Increased education spending has not led to improved academic performance. This is reflected in SAT scores and NAEP results, as well numerous studies at the state, national, and international level. To improve academic performance, policymakers should pursue a student-based funding formula, mandate relief, and expanded school choice.
Governor Wolf has wasted little time crystalizing his vision for public education—and it doesn’t look promising for families supportive of school choice. If his first few months are any indication this much is certain: Wolf is hostile to schools of choice, cozy to union interests, and wedded to the educational status quo.
Is American democracy under assault? That’s a question often asked when businesses exert political influence, unelected bureaucrats misuse power, or reporters engage in slanted storytelling. It’s time to add public-school unions to the list: These undemocratic interest groups dominate America’s urban education system to the detriment of students across the nation.
Recent Blog Posts
Amidst a flurry of hearings on severance taxes, incomes taxes, and pension reform, a piece of legislation with less fanfare advanced with bipartisan support out of the Senate Education Committee. Senate Bill 6 has the potential to rescue thousands of students from persistently underperforming public schools.
Senator Smucker's SB 6 has two major components. First, it would enable school districts to utilize new powers to improve schools in the bottom 5 percent of statewide performance. These schools would be identified as "intervention schools," and local school boards would have enhanced staffing flexibility, as well as the ability to convert the school into a charter.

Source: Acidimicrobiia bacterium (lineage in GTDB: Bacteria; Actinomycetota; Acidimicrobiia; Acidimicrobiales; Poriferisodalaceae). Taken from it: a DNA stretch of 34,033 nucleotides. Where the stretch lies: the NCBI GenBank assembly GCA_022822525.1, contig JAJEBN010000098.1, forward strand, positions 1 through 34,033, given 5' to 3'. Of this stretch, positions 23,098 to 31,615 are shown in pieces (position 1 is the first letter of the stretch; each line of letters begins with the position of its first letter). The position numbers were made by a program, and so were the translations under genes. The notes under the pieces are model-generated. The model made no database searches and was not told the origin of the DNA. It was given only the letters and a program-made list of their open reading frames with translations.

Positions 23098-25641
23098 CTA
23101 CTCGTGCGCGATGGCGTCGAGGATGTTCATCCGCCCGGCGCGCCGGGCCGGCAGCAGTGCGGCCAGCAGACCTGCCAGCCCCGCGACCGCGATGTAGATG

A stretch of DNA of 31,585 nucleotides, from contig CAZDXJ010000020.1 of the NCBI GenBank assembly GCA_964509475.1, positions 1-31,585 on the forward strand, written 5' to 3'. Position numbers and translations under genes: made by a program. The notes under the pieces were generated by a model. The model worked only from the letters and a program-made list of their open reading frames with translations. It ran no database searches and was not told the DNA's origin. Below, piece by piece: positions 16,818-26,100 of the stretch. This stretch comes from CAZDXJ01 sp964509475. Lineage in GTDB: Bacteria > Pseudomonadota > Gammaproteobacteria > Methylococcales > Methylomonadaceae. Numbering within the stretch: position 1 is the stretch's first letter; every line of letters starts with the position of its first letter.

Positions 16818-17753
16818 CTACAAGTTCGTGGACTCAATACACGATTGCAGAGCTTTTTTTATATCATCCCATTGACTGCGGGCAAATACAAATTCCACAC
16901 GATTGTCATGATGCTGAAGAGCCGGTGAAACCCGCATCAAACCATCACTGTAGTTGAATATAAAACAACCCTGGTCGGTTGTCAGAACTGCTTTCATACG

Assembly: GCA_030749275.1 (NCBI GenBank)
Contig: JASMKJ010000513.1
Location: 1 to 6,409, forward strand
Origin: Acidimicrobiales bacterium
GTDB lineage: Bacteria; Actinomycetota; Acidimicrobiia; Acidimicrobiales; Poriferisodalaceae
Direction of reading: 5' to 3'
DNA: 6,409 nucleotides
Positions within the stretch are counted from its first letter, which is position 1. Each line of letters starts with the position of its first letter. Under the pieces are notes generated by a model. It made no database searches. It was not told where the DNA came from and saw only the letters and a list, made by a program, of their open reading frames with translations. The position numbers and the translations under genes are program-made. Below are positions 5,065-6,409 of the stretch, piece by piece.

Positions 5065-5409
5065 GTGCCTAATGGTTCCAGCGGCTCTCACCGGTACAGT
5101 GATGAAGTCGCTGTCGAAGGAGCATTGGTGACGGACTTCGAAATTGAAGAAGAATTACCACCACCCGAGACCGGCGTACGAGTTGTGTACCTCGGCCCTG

Most importantly, the legislation creates an Achievement School District (ASD), which could absorb schools in the bottom 1 percent of performance. This is the most transformative aspect of the law. Perpetually failing schools would transfer to the ASD, which has similar powers outlined above. However, the ASD is overseen by a seven-member board appointed by the governor and legislature. This unique management structure provides the right incentives to institute meaningful school reform for students who need it most.
Achievement school districts are gaining in popularity across the country as a means to turn around chronically underperforming schools. They are perhaps most famous in New Orleans, where a Recovery School District was scaled up after Hurricane Katrina. In New Orleans, some 93 percent of public school students attend charters. Only 7 percent of schools are currently designated as failing, compared to 62 percent less than a decade ago. And 62 percent of students test at grade level or above, up from 35 percent in 2006.
Similar turnaround school district initiatives exist in Tennessee and Michigan, and they have recently been enacted in Georgia and Nevada.
Education solutions must be more innovative and forward-looking than simply raising taxes—especially given that Pennsylvania education spending is currently at an all-time high. During Tuesday’s hearing on SB 6, Democratic Senator Anthony Williams explained tax hikes over the last fifteen years have not improved the quality of schools in his district.
"Pouring more water into a bucket that has holes in it doesn't put out the fire." Take a look at Sen. Williams' complete remarks: